You've heard of Out of Africa – it seems there is also an Out of Taiwan theory that is proving to be difficult to uphold – see http://phys.org/print373206379.html
The consensus view is that rice farming in China spread to Taiwan where the Austronesian languages developed. From here the population and their language spread outwards into Indonesia and the Pacific 4000 years ago (or in the period following the 2300BC event). That seems reasonable as links to the Liputu civilisation have been found and they spread subsequently into the Pacific (which is a consensus view I would have thought). However, the idea that the Austronesian languages spread across such a wide region in such a short time is surely not consensus – but the way the press release is written one gets that view. Taiwan is of course situated on a continental shelf system off the coast of East Asia and there have been fairly dramatic changes (mostly submergence of large lumps of land) since the Late Pleistocene period – and during the Holocene as a whole. The actual coastline differed. We know for example that Sunda Land (an extension of SE Asia) was overwhelmed by global sea changes at roughly 8000 years ago – but what other land masses in East Asia suffered the same drowning. We can see the high points of Sunda Land = the islands of Indonesia, but what else was above sea level around 11500BC (at the onset of the Younger Dryas period). The new research acknowledges there was a lot going on in SE Asia prior to 4000 years ago and the spread of Austronesian languages could have, and probably did take place much earlier than 2000BC. This I suppose is the new research findings but may be they could have avoided the oomph by reading Stephen Oppenheimer's book, 'East of Eden: the drowned continent' (but then again it involves a great flood of water that catastrophically engulfed Sunda Land, not the type of thing read by mainstream scientists as it smacks of the avoid at all cost idea of catastrophism).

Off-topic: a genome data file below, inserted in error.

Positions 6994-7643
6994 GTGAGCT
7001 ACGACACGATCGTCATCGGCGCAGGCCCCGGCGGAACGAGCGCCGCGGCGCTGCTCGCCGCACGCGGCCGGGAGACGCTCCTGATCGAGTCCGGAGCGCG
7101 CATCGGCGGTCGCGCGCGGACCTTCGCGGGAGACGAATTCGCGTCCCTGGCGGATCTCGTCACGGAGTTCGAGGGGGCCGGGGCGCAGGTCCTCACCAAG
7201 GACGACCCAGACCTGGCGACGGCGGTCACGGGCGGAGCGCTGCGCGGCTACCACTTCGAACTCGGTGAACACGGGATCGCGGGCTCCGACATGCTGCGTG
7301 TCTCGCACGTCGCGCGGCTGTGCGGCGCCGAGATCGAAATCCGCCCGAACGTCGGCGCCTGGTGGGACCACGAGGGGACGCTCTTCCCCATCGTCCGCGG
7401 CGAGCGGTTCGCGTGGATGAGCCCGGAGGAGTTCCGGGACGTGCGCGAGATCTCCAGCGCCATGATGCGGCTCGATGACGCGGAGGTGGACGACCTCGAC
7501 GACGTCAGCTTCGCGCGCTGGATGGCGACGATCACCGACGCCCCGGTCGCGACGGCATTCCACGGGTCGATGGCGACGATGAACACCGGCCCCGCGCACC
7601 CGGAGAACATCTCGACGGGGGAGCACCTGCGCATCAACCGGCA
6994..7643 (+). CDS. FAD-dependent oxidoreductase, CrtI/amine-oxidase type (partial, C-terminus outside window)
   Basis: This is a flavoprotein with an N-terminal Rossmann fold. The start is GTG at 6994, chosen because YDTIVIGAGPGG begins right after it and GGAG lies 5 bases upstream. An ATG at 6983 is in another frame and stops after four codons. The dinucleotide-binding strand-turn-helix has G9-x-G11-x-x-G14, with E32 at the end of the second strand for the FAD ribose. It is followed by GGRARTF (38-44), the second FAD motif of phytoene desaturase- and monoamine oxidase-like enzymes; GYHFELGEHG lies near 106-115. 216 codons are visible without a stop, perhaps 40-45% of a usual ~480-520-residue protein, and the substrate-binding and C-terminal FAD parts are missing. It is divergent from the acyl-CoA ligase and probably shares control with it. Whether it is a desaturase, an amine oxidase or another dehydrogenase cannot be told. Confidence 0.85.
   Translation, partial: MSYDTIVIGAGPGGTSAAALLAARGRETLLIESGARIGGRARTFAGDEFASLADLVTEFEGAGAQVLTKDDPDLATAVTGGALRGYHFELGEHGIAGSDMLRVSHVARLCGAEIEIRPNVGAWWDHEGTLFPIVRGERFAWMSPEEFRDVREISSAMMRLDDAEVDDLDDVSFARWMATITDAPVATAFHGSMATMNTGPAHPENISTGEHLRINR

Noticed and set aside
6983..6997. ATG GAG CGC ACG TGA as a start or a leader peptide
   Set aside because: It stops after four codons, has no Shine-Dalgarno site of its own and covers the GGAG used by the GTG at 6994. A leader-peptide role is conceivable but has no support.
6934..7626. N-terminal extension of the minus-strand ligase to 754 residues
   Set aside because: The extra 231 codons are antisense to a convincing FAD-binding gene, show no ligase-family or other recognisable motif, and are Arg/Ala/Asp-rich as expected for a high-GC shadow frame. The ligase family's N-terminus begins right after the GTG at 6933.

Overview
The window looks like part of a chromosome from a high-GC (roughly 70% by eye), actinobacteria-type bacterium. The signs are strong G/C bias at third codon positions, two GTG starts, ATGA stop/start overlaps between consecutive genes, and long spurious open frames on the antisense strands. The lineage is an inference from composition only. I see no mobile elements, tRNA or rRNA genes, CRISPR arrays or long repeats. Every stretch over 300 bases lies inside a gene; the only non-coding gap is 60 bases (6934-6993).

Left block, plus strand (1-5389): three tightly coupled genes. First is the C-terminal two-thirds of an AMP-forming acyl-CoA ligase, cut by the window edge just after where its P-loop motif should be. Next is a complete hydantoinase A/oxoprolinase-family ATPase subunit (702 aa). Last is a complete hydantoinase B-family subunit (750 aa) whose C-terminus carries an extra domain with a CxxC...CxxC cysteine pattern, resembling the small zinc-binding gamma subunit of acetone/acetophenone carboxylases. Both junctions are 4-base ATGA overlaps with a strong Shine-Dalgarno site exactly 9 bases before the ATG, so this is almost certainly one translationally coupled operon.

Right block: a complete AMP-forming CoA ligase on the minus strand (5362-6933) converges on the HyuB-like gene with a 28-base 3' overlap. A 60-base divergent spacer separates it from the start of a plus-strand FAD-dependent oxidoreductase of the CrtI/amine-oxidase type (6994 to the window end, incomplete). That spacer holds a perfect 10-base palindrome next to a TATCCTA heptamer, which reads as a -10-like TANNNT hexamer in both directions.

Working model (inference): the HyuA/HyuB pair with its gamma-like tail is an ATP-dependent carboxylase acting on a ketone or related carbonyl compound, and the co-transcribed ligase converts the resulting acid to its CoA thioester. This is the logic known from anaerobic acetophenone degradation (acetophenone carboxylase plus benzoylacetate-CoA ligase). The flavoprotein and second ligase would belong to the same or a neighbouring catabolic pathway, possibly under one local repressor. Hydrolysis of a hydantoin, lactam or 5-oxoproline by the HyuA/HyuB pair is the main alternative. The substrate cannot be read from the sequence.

Migration is invariably associated with bad weather, natural disasters (and drowned landscapes are certainly in that bracket), and as a result of one lot of humans attacking another group of humans. Professor Martin Richards of the University of Huddersfield (rapidly earning a good reputation in the sciences) has looked at the whole of the Holocene, from the Younger Dryas boundary to the event at 8000 years ago, recognising there were dramatic changes. He says DNA analysis does not indicate a single migration event and the 4000BC migration probably accounts for a minority of region's population. The article is in the journal Human Genetics (Jan 2016) and describes an analysis of 12000 mitochondrial sequences (or should that be 1200). Further articles on the same subject are in the pipeline – yet Oppenheimer (a doctor and also involved in DNA research) was writing about the migration of people in SE Asia back in the 1990s. This doesn't mean his work is ignored as the full article may acknowledge him. The problem here is that from a Eurocentric point of view SE Asia is on the opposite side of the world and has been marginalised as a result of that and is only now becoming fashionable in anthropological circles. Genetics is a new science and likes to present itself as providing new information.